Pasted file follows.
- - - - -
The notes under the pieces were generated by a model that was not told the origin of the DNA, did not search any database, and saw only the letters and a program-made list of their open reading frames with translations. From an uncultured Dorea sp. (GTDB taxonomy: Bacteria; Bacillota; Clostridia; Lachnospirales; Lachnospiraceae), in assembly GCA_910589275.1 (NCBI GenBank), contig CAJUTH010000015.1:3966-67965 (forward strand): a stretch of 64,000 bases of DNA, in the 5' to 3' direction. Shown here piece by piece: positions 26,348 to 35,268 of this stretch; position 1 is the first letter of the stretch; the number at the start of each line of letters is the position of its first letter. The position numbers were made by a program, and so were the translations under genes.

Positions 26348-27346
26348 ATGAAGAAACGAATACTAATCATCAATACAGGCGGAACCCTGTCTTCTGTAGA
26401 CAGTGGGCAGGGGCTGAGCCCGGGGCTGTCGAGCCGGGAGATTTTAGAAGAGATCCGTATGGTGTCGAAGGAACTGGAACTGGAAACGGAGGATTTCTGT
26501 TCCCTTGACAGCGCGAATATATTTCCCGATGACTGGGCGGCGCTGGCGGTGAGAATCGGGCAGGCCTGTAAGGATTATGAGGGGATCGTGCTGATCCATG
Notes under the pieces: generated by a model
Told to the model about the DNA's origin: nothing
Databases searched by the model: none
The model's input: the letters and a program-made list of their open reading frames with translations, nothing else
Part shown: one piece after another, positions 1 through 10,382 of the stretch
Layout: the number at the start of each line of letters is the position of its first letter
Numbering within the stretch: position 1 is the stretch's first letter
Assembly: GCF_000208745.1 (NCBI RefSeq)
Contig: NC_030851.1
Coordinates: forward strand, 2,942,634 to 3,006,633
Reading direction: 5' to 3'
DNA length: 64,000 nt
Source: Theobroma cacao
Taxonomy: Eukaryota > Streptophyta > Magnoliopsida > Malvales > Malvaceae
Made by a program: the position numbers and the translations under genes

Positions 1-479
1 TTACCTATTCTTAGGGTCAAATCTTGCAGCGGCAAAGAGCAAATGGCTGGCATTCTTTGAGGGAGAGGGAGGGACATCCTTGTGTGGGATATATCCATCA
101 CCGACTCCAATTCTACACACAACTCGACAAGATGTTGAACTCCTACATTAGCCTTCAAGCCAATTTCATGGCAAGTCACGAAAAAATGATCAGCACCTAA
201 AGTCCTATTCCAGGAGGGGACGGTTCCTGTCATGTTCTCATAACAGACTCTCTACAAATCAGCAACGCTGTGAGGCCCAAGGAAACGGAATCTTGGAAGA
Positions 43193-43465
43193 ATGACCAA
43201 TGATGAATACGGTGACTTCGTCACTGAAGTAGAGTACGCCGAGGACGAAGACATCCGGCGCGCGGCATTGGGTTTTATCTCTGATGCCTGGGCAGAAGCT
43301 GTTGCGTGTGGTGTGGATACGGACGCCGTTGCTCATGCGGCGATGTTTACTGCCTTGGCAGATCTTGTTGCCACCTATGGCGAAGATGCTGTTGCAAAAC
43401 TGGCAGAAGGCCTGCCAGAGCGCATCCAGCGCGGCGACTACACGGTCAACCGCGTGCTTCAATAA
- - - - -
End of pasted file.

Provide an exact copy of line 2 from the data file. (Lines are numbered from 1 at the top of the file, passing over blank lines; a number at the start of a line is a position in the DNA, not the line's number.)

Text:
Positions 26348-27346